At the guilty-plea hearing, Senske admitted that he committed multiple acts of sexual contact and penetration with K.L., his stepdaughter.  He also admitted there were multiple incidents of sexual conduct and penetration with J.L., Senske’s son. Finally, he admitted blindfolding J.L. during some of the acts. 

At sentencing, following the recommendations of the state, the pre-sentence investigator, and a probation officer who had met with Senske for a sex offender assessment, the district court determined that Senske’s sentence should not be stayed, finding that he needed the kind of intensive sex offender treatment found only in prison. The court also determined that Senske’s offenses warranted an upward durational departure.  As aggravating factors, the court cited the psychological injury to the children, vulnerability due to age, Senske’s planning and manipulation (which included blindfolding the children, posing them, and requiring them to have sex with each other), his threats to kill them or other family members if they reported the abuse, his abuse of a position of trust, and the multiple incidents of abuse.  The court then imposed consecutive sentences of 216 months for each count, representing 50-percent upward durational departures from the presumptive sentences.  The court noted that consecutive sentencing was permissive because both sexual offenses were “crimes against persons.”  See Minn. Sent. Guidelines II.F.2.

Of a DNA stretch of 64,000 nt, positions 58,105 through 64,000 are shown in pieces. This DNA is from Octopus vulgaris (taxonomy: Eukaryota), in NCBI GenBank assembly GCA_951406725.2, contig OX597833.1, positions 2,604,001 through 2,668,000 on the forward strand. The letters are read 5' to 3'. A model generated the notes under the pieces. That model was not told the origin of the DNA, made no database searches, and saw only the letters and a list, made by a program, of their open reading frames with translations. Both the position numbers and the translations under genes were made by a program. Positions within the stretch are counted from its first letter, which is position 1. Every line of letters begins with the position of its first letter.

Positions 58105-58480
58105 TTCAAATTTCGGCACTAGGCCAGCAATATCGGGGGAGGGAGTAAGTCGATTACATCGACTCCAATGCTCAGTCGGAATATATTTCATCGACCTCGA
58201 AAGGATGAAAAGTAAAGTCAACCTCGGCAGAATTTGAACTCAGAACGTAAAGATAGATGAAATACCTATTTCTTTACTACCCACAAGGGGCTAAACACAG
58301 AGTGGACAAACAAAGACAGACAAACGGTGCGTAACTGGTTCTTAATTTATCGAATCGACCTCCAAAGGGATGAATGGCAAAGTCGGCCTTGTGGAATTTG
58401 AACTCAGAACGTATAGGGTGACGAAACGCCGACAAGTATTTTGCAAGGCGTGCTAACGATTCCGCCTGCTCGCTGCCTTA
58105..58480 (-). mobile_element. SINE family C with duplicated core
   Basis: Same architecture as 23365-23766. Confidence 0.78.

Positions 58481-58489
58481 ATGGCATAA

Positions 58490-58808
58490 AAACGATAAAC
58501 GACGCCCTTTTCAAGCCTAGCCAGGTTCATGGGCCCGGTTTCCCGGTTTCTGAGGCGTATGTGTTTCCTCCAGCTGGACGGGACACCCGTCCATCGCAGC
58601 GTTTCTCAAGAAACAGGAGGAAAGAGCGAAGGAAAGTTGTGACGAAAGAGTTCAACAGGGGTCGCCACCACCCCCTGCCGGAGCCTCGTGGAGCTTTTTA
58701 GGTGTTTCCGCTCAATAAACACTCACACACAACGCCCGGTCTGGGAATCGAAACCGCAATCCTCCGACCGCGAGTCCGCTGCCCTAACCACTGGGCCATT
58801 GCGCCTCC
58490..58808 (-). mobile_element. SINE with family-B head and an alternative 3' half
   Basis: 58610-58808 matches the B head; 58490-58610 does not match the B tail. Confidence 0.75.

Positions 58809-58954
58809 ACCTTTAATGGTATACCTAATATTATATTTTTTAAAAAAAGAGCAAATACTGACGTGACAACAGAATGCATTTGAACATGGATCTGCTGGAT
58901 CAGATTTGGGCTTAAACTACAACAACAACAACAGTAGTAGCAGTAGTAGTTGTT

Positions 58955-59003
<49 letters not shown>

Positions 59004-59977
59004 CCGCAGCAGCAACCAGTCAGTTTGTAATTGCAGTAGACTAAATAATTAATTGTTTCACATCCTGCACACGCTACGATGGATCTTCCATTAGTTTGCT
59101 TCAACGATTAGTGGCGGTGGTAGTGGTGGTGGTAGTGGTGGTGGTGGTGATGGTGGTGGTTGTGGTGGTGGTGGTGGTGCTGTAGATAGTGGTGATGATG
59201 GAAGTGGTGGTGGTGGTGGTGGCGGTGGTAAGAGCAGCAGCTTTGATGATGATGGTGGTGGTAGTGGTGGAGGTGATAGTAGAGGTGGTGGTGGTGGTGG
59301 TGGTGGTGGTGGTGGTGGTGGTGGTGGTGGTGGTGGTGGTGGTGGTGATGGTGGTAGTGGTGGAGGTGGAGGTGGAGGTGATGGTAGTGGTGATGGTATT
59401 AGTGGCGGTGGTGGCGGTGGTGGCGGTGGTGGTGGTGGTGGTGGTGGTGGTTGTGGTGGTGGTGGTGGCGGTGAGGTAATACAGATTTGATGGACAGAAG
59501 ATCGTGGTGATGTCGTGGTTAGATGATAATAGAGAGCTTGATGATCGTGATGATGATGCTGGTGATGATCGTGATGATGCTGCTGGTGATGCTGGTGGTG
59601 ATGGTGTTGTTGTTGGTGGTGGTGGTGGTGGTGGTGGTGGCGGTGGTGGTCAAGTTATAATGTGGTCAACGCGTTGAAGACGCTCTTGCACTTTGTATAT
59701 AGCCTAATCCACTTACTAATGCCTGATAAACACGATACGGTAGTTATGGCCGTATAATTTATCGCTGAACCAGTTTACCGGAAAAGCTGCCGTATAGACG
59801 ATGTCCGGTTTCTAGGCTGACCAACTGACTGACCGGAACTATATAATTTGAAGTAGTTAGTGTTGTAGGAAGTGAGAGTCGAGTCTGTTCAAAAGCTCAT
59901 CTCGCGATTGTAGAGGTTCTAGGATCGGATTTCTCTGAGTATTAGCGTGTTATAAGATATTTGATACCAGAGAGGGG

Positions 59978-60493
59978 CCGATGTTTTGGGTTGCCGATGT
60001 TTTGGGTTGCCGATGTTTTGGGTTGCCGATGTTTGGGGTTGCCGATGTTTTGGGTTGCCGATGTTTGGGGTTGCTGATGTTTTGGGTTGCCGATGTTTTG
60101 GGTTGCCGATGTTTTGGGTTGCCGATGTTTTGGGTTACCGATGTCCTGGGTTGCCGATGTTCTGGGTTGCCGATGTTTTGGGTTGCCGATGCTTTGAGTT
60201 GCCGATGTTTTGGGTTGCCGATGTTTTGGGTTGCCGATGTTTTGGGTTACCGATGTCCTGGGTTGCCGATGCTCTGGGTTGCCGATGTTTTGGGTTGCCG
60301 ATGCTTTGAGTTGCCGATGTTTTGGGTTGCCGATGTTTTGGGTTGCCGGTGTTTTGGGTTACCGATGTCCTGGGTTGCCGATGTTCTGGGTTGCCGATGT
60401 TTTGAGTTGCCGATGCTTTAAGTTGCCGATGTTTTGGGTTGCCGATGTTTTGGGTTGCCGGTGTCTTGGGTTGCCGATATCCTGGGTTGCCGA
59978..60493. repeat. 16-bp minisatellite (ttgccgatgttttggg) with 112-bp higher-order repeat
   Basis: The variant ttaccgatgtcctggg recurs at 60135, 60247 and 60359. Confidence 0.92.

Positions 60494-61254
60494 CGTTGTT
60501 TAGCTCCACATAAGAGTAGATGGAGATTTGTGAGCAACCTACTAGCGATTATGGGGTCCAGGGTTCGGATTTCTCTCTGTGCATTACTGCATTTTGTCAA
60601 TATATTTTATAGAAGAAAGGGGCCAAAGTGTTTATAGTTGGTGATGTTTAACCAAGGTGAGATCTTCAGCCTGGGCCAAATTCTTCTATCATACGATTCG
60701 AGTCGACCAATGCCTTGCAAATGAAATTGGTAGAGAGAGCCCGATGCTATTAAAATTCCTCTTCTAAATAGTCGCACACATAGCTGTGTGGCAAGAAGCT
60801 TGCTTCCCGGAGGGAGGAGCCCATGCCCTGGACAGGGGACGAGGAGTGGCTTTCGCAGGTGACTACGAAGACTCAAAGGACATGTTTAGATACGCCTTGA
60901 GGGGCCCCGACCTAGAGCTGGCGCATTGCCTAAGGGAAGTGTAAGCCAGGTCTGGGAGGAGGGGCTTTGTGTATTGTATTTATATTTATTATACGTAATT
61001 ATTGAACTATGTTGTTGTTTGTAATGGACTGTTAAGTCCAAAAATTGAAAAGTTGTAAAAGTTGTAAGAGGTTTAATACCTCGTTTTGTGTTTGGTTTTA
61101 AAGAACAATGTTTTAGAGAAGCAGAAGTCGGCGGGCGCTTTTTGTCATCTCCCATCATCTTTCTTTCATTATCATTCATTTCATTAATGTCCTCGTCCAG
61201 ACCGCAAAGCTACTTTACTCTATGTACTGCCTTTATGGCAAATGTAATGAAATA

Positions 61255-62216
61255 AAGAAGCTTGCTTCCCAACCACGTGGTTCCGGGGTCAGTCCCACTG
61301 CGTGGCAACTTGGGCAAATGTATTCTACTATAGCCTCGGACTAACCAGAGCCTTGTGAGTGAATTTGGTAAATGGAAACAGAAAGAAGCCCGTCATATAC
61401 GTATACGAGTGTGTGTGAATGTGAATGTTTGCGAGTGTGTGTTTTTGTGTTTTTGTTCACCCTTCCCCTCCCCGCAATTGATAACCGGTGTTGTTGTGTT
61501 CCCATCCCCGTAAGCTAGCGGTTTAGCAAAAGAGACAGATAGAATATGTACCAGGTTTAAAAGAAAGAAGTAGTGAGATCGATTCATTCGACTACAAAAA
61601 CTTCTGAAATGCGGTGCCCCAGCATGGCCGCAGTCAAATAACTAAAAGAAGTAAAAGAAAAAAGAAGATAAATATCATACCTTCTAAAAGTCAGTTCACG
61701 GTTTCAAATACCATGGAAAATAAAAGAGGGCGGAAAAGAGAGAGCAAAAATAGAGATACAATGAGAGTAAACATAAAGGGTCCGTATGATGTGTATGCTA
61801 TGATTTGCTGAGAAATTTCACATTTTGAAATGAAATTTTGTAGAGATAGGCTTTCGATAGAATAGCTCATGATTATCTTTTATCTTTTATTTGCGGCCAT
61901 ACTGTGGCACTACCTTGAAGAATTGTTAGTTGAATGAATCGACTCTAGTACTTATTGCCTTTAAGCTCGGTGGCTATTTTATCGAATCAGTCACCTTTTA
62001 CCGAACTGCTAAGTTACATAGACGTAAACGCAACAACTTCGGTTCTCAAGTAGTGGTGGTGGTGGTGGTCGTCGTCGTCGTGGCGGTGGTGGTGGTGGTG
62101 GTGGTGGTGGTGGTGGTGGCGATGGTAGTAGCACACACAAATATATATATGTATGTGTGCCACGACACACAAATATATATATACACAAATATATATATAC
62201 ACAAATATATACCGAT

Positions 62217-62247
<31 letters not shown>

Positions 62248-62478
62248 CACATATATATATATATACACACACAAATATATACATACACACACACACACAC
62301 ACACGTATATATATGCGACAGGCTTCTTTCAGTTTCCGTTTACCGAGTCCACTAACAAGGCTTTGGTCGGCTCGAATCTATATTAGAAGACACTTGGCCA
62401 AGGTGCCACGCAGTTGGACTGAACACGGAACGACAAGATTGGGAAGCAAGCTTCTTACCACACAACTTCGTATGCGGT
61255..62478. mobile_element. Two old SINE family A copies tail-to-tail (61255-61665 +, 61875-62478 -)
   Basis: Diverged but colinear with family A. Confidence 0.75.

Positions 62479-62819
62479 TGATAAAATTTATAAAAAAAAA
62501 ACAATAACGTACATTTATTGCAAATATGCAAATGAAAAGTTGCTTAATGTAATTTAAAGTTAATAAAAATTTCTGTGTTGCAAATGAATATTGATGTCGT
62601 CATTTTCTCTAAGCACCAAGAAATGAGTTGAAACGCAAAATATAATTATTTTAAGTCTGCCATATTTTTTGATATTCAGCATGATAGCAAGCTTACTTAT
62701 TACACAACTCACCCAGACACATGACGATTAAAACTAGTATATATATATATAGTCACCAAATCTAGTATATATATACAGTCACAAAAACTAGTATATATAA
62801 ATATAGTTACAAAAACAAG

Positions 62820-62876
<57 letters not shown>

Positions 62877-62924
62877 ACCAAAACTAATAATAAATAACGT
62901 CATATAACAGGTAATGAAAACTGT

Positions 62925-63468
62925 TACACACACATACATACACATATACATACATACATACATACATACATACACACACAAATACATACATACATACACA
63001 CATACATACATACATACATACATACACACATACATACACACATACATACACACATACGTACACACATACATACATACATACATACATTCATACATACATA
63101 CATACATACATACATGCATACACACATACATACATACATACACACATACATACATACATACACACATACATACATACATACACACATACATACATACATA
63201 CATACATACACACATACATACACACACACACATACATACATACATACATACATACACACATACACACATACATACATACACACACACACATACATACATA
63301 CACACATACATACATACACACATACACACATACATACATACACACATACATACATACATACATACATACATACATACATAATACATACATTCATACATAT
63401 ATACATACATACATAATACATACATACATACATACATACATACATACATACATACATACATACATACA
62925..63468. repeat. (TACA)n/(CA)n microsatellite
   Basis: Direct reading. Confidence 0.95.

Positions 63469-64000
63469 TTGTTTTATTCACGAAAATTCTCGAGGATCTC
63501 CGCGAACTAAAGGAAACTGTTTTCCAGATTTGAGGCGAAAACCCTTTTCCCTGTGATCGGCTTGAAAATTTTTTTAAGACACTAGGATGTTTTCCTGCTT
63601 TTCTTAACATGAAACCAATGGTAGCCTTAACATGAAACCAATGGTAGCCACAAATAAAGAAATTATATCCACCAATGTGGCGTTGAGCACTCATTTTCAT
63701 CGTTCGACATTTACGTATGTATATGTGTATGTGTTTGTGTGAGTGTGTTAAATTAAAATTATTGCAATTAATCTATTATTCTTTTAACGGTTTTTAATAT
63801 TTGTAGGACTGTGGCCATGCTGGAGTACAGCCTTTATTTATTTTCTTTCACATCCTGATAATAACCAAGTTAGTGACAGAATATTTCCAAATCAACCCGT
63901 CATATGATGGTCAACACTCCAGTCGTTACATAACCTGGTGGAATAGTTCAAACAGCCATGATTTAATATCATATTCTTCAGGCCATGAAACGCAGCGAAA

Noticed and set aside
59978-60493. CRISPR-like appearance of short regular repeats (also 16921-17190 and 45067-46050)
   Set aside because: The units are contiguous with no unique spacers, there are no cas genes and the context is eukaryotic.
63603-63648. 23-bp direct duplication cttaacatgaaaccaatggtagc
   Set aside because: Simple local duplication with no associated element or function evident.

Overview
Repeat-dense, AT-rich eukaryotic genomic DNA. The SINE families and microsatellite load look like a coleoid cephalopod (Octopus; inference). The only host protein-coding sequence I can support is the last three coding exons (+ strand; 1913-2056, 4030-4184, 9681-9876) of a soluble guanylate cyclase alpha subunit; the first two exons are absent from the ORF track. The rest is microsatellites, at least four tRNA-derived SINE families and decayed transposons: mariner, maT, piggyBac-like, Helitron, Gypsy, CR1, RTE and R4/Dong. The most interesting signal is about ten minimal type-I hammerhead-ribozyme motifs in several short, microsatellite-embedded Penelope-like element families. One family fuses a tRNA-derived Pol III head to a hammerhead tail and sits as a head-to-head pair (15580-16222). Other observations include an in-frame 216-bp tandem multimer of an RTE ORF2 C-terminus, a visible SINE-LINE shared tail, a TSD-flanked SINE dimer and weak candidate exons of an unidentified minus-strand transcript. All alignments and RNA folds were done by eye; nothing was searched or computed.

On appeal, Senske initially argued that some of the aggravating factors cited by the district court were improper because they were elements of the two offenses.  This court rejected that argument and affirmed the departures.  State v. Senske, No. A03-1677 (Minn. App. June 29, 2004), opinion vacated, remanded (Minn. Aug. 25, 2004).  The supreme court subsequently granted Senske’s petition for further review, vacated this court’s initial opinion, and remanded for reconsideration in light of Blakely v. Washington, 124 S. Ct. 2531 (2004).


ISSUES

1.                        Do the upward durational departures imposed violate appellant’s right to a jury trial under Blakely?